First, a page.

SUMMARY: Performance problems (Memory leaks?)

From: Peter Barneveld (Peter@metten.FenK.WAU.NL)
Date: Fri Jan 19 1996 - 08:28:20 CST

Original question:

>We have a S4 (64MB) serving two diskless S4's (32MB each) and two diskless
>(64 and 128MB). The clients have a local swap disk (512Meg internal). All
>systems run 5.4 (full install), 101945-32 and other recommended patches.

>The problem is that the clients have serious performance problems. It can take
>weeks, but there comes a moment that the response becomes extremely slow. From
>then on you can hear the local swap disk continuously snoring, indicating
>problems. A ps -el shows nothing unusual (it takes minutes before the
>output is
>on the screen). It just seems that there is less RAM available than
>I asked Sun but they couldn't help so far. Rebooting the system is my only

>I suspect a memory leak somewhere. What is the best way to identify the
>responsible process? (Maybe it is the kernel)
>How can you know how many physical memory (RAM) is unused?

It turned out to be a caused by the bugs
1176873 libvolmgt has a "file descriptor leak"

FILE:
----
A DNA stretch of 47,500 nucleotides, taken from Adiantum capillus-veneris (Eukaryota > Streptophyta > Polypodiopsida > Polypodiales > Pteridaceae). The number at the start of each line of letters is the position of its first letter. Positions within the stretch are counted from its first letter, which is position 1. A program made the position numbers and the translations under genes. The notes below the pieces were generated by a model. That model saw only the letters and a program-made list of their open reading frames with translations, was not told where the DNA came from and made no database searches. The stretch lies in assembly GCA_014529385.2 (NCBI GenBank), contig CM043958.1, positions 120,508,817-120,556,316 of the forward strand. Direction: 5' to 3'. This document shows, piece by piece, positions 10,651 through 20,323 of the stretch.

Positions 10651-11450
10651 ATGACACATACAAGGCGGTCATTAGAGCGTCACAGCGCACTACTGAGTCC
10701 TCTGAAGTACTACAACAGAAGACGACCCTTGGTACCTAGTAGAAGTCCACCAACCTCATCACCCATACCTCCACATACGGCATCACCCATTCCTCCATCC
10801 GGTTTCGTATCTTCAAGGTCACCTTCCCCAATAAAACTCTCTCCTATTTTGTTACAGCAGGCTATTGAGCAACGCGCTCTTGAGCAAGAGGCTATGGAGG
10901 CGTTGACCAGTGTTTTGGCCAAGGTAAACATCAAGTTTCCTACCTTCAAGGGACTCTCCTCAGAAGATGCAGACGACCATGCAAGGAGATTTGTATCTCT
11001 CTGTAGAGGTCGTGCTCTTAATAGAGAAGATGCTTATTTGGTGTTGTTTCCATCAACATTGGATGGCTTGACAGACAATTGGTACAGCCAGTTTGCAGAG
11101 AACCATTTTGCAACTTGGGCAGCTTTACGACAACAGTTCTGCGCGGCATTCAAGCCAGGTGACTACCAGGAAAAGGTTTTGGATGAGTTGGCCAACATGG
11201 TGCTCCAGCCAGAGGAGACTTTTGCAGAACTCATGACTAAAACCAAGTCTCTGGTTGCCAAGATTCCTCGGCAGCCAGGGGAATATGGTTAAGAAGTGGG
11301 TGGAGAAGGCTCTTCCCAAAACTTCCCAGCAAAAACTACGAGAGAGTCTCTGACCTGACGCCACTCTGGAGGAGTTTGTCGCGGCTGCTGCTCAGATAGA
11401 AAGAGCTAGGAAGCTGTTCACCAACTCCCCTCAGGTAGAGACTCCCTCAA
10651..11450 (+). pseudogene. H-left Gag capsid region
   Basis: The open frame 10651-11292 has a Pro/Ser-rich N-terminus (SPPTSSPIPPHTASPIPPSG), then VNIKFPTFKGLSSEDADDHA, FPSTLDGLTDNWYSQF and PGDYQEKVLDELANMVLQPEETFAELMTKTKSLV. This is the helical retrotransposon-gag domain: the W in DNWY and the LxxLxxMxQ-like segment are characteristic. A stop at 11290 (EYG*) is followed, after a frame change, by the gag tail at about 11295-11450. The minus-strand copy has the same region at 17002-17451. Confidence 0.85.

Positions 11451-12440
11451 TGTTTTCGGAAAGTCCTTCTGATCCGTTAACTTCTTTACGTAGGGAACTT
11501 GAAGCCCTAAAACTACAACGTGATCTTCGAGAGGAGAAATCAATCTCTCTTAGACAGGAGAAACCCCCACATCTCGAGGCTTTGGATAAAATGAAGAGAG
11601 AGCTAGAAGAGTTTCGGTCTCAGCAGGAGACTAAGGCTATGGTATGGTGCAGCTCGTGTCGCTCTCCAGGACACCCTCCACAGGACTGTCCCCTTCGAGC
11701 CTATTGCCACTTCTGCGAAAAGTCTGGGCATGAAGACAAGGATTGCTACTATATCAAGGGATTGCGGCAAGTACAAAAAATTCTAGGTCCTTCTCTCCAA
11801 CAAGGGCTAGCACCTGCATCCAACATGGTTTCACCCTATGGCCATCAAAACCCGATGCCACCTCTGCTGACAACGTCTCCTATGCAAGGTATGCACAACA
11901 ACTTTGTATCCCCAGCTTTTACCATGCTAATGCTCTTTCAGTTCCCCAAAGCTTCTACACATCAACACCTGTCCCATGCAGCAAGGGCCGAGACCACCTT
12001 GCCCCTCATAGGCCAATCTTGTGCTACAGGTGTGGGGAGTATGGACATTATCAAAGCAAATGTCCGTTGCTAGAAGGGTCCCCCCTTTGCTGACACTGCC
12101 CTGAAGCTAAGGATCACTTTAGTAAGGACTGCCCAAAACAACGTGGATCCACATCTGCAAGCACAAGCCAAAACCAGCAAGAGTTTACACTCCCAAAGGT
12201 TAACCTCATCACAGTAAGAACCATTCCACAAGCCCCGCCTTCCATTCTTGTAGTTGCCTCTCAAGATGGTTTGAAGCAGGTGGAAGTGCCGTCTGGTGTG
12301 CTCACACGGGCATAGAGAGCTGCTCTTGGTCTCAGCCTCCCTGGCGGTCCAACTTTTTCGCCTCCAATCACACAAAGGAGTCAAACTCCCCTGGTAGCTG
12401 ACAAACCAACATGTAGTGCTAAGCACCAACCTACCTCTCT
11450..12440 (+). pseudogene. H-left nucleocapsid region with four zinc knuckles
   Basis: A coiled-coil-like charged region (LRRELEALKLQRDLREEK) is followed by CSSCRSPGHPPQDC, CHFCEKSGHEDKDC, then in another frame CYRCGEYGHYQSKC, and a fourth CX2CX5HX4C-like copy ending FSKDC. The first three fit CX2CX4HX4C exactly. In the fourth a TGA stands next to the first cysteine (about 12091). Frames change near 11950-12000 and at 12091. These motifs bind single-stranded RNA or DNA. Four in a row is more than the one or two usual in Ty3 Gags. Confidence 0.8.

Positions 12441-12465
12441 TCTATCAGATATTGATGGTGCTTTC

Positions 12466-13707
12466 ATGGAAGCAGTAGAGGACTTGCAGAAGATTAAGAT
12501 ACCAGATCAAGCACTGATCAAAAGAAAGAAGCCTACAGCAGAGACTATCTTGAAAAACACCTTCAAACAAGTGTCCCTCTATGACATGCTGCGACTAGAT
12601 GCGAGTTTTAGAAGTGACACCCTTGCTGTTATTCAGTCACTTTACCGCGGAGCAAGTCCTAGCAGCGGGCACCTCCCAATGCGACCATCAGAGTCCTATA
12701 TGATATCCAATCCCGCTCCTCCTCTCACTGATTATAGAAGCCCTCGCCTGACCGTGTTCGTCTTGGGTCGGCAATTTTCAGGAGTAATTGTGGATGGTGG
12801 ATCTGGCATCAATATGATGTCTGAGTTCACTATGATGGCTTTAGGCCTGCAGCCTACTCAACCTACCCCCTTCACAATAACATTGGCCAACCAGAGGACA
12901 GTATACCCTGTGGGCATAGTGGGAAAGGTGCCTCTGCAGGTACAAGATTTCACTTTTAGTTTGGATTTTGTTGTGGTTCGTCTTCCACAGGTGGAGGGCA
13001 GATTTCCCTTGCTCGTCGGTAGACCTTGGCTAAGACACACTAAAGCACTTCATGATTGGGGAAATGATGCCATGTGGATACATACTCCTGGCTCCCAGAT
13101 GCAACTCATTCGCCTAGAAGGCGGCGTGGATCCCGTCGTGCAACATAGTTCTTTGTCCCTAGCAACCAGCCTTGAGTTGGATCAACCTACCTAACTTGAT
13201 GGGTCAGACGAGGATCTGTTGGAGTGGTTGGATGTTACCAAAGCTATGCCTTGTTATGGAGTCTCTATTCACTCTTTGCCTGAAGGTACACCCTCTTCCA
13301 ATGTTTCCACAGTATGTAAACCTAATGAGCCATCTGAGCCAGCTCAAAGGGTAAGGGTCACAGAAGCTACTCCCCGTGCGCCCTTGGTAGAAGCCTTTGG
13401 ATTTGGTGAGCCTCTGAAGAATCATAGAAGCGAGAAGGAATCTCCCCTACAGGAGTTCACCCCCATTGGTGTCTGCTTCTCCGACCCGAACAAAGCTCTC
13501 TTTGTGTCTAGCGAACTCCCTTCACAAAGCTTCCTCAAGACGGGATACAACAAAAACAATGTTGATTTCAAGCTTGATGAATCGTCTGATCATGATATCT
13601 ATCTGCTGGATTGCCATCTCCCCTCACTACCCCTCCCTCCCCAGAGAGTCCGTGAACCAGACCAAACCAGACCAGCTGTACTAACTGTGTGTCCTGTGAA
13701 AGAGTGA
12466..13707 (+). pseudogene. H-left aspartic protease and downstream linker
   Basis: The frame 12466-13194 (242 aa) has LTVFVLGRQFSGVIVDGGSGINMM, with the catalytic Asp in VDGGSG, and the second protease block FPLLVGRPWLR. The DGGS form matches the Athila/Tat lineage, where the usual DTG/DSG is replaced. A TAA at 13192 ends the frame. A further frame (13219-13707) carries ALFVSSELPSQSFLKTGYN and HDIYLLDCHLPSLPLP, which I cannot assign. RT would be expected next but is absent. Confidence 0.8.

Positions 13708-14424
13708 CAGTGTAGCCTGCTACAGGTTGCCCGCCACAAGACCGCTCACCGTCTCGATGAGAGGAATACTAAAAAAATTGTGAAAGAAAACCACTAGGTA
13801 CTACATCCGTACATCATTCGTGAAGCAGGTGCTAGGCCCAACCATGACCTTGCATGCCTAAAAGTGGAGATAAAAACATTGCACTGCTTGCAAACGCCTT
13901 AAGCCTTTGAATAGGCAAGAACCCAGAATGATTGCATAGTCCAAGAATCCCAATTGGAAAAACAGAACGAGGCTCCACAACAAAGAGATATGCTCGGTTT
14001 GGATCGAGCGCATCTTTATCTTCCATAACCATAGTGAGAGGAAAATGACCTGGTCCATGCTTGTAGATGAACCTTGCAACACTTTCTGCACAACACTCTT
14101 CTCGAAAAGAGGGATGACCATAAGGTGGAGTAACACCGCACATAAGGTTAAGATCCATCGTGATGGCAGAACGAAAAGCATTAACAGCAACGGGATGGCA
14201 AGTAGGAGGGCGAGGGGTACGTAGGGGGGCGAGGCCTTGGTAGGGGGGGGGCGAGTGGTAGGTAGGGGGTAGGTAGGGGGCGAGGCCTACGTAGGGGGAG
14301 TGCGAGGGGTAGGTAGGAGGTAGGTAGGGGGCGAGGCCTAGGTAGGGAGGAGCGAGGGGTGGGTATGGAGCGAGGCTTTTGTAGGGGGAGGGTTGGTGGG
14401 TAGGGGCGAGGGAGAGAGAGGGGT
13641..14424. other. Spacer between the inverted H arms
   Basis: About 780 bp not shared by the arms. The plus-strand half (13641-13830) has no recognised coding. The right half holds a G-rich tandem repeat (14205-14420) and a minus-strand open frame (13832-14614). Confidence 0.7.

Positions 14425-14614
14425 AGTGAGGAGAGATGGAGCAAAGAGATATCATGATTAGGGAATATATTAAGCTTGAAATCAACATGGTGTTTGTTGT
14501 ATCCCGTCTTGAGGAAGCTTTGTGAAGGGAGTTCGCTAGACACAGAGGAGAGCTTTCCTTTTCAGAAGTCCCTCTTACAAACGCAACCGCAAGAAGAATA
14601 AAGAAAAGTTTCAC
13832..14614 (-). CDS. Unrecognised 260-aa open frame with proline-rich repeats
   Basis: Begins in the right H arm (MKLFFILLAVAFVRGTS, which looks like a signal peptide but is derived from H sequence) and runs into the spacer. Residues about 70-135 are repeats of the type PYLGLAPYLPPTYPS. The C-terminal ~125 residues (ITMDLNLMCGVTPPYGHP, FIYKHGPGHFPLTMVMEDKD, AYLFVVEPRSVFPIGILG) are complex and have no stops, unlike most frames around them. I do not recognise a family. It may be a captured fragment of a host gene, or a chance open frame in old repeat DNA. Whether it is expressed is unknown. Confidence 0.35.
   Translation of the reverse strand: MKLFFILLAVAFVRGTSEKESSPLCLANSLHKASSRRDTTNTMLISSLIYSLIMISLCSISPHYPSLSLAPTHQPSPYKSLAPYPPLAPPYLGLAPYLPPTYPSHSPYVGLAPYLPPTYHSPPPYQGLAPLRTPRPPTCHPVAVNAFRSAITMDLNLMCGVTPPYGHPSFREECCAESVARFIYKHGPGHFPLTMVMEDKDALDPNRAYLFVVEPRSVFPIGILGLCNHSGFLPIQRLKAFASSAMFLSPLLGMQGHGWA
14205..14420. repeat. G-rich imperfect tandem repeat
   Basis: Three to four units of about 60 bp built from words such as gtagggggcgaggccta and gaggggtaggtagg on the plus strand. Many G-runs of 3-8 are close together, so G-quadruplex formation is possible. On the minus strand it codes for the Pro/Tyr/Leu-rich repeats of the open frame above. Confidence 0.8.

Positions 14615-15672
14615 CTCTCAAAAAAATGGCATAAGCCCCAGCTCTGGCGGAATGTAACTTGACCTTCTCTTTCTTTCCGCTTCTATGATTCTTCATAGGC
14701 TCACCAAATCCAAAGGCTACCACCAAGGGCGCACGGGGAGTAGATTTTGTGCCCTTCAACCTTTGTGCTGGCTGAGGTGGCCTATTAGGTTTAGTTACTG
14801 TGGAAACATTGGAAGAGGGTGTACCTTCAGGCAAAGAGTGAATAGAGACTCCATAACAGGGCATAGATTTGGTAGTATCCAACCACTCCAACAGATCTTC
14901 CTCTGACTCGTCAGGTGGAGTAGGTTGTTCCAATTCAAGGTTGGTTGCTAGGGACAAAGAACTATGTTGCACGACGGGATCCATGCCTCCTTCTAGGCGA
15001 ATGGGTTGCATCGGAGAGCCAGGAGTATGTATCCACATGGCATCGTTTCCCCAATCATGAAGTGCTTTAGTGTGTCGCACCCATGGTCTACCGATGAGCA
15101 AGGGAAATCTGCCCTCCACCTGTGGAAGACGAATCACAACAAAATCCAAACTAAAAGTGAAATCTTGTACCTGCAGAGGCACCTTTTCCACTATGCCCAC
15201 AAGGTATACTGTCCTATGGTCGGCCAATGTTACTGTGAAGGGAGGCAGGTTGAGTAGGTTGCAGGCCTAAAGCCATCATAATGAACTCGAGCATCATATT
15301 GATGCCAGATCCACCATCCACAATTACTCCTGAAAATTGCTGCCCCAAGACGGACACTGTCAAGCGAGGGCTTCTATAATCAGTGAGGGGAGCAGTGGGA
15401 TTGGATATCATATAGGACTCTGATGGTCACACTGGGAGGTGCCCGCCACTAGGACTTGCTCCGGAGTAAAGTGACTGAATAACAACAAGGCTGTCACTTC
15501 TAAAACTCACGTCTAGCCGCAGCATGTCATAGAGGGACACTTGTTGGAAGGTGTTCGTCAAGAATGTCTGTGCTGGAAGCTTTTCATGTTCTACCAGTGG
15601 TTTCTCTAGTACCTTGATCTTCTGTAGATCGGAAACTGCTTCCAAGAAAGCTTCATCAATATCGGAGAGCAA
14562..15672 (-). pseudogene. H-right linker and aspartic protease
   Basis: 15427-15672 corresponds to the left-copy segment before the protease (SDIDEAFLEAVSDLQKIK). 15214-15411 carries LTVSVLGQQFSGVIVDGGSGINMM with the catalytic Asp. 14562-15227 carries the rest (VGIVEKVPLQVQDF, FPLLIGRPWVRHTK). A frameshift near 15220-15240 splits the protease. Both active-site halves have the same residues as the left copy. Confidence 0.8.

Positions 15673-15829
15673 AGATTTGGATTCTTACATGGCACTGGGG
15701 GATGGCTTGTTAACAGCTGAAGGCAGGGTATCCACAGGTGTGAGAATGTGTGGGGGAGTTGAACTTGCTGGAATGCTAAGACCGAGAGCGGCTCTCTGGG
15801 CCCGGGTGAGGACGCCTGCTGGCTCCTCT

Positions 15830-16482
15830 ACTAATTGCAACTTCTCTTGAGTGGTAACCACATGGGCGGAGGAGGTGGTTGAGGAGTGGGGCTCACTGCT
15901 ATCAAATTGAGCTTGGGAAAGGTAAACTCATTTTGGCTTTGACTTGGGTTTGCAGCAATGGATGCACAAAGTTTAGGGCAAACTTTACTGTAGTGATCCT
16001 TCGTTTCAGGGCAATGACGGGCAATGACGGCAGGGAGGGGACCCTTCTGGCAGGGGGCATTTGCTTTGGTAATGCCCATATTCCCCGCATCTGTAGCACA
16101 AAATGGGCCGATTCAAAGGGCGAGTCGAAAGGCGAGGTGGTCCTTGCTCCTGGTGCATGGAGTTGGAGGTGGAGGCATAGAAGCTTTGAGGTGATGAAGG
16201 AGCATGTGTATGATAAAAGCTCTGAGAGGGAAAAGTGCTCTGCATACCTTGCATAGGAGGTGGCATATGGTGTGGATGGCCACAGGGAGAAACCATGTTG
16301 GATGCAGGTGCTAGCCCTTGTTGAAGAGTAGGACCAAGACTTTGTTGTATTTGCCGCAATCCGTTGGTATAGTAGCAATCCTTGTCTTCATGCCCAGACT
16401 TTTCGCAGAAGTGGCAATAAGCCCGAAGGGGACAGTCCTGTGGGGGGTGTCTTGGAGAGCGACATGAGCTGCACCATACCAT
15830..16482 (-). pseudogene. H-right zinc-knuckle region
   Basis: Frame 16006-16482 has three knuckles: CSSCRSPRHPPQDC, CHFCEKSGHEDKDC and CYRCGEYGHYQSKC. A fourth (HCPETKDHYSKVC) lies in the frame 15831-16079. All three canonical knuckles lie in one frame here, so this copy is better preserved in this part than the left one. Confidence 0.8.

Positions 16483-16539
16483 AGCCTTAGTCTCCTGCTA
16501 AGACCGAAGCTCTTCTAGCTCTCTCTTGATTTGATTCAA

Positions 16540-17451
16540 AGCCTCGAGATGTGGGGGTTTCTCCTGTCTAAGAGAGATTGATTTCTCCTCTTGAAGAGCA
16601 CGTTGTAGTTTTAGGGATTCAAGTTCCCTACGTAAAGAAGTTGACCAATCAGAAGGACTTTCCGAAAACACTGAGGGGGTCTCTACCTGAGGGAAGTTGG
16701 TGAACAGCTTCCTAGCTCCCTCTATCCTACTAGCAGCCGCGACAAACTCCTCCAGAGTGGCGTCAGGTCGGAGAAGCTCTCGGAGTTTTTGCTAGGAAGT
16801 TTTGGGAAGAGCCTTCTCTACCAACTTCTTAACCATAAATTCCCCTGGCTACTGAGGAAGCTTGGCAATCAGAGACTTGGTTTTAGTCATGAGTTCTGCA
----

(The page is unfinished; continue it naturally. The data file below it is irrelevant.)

1177560 volume driver leaks memory
which were solved in patch 101907-03 (we had 101907-02 installed). The
current version is 09.

It may be worth noting that the leak only occurs (in our case at least)
when the volume managers is loaded (which is the default) and the file
manager is used, but only if there are NO devices present that interact
with the volume manager, like cd-roms and floppy disks. This explains why
some machines of ours had problems and some had not.

Casper Dik pointed out a method to see if the kernel might have a memory leak:
lauden% crash
dumpfile = /dev/mem, namelist = /dev/ksyms, outfile = stdout
> kmastat
                       buf buf buf memory #allocations
cache name size avail total in use succeed fail
---------- ----- ----- ----- -------- ------- ----
kmem_slab_cache 32 104 381 12288 827 0
kmem_bufctl_cache 12 225 1524 24576 3739 0
kmem_alloc_8 8 45 1524 12288 41958 0
kmem_alloc_16 16 165 1016 16384 297024 0
kmem_alloc_320 320 4 67308 22974464 67831 0
---- lots of lines ----
Total - - - 27029504 60085873 3

This means that 67308 320 byte shrunks are lost, being over 80% of the
total memory. No wonder the system had performance problems! After applying
101907-09 we get
kmem_alloc_320 320 6 12 4096 92 0
remaining constant for days.

Thanks to all who responded!


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